For Baker, a Year at Venable is More [In Depth] of the Same
WASHINGTON -- Gwen Baker, an attorney with Venable, LLP, said she enjoyed her work with NAFCU, but really loves diving deeper into credit unions' day-to-day concerns as she does now in the post she has held for one year.
"I loved my work at NAFCU and I loved the trade association side of things but I kind of always wanted to get out there and be in practice. There's only so much that a trade association attorney can do. A trade association attorney can't really practice law so it was just really exciting for me to branch out and expand upon what I was doing there so it's been great. It's everyday, something different. The questions that come through the door often are really challenging and it definitely keeps us on our toes but it's been a lot of fun." She noted that Bank Secrecy Act compliance has been an ongoing concern for credit unions as well as the various Federal Reserve regulations and, of course, NCUA.
However, Baker said, "I think as far as just big picture, I think just the sheer volume of the regulations they have to deal with makes it very challenging to make sure they stay on top of everything and stay in compliance...There's so many different regulatory and legal issues that they have to deal with on a day-to-day basis." At Venable now, she said she deals with matters like a credit union calling up with a member standing in the branch trying to open a trust account, for example, and the credit union is unsure whether it can do that or not.
Reg Z, Truth in Lending, is "always a big one," she added.
But, one of her pet subjects has always been field of membership issues, Baker stated. "I always loved field of membership. I did a lot of work on that when I was at NAFCU...Those are always fun. I really like when those come through the door here and being on this side, I have more time to focus on individual client needs, I can get more in-depth than I ever could at NAFCU as far as working through the requirements of the regulations and working with NCUA and actually seeing the process through to getting the change approved." Right now she's working on a TIP charter for NCUA approval and has also worked on underserved areas and community charter conversions, though not any sort of fix for the recent underserved area rule change NCUA was forced into by the American Bankers Association lawsuit in Utah.
Despite this ruling, Baker said she had not seen a decrease in interest in the community charter since that time. "I think they have slowed down but I haven't seen really a direct impact because of the underserved area issue. I think that's definitely something that would come into play but we haven't seen it here," she said.
Baker also said she had not worked on any new charters since she began at Venable on Nov. 1, 2005, but she expected there could be one coming up in the future. "That would really be fun to just work on a new credit union," she said.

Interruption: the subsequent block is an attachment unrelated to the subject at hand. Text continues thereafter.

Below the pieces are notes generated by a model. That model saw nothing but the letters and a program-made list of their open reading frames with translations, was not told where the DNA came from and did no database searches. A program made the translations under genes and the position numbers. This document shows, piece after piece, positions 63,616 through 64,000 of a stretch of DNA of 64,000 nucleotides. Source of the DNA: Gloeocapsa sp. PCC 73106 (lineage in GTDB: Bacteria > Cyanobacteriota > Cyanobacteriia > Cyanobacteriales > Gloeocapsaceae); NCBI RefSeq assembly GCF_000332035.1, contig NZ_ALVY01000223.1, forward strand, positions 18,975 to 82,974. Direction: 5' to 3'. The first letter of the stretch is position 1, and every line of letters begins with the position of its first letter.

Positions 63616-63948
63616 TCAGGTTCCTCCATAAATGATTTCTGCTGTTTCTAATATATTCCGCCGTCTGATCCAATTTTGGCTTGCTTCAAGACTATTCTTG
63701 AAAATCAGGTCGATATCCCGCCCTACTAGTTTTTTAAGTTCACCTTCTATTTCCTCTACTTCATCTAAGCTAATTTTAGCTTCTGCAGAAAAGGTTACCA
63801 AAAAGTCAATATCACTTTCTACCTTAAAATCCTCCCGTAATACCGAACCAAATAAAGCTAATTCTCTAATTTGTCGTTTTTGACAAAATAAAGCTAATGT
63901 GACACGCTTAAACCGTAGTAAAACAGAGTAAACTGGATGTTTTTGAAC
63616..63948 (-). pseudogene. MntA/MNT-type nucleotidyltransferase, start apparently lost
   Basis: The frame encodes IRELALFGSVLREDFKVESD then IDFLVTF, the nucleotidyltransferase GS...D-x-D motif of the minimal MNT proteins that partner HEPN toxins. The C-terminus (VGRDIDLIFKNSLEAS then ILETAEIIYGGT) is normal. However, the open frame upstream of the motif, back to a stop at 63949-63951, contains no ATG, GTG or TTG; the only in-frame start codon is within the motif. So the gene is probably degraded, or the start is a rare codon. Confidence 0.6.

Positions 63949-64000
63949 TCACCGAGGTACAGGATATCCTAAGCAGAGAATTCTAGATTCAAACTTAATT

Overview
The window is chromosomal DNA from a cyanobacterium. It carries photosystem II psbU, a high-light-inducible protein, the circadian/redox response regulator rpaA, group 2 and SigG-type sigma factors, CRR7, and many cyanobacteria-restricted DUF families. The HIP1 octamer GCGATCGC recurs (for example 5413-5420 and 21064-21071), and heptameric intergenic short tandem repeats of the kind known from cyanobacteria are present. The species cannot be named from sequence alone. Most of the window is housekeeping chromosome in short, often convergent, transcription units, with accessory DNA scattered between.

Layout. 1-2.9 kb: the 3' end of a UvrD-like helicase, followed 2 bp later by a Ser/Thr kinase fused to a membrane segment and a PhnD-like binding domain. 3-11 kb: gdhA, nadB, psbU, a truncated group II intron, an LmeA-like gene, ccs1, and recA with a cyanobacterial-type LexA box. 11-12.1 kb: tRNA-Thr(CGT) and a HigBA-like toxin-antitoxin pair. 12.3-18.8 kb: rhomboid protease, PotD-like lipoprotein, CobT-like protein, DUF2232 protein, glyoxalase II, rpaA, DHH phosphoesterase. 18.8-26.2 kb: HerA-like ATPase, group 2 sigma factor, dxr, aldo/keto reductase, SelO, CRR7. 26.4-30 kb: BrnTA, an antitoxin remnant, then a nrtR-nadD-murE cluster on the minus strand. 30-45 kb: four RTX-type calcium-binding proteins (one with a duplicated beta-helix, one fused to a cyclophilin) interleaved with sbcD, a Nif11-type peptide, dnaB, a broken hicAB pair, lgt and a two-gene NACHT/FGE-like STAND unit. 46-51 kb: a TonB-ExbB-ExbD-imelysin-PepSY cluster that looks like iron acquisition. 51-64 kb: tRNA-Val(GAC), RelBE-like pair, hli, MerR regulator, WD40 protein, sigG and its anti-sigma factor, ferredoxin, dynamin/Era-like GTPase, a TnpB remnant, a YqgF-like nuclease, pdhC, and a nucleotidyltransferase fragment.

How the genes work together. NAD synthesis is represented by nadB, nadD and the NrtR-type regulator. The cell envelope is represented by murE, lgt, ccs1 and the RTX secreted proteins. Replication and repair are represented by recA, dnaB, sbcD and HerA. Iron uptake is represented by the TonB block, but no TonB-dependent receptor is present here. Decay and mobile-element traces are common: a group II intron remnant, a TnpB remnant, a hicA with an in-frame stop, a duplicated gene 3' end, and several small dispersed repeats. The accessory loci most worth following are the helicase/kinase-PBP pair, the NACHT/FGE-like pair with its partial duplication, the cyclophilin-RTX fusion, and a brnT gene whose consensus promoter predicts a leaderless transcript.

In the past couple of months a few new credit union charters have been announced and the attorney acknowledged there seems to have been more this year than in the past though she was unsure why that might be. "There may have been a few more this year than there have been. I don't know that you're ever going to see a significant increase in it because it really is demanding, particularly as the financial industry gets more complex and competitive, I think it's going to be a little more difficult to start up new institutions," Baker explained. "But it's still happening and I don't think it's going to go away. I'm just not sure that it would be a trend."
There does not seem to be a size correlation with regard to credit unions seeking outside counsel, Baker observed. "It's a mix. We definitely work with a lot of smaller credit unions that it's just something that they really need to outsource to get help in dealing with the various legal issues, but then there are also larger credit unions that either don't have in-house counsel or even if they do, in-house counsel is focusing on other things within the credit union and they're outsourcing certain types of work to law firms." She said she also deals with employee benefits and contract review for credit union clients; Baker is working on some projects for other types of financial institutions as well, but primarily credit unions.
Some credit unions that are not in the Washington, D.C. area may not be familiar with the regulators or the process and find Baker's connections helpful. "Especially the advocacy work I did at NAFCU, I had a lot of contact with individuals in the various agencies as we were able to establish good relationships with people at the agencies and I think that's helpful in this position especially when there's a particular action pending before an agency where they need help."
Baker also provides free advice to credit unions through a monthly podcast in which she participates with other credit union lawyers across the country. She said the group, Current Issues in Credit Unions (www.ciicu.com), has gotten good feedback and is currently inviting special guests, such as NCUA Board Member Gigi Hyland, each month. --email@example.com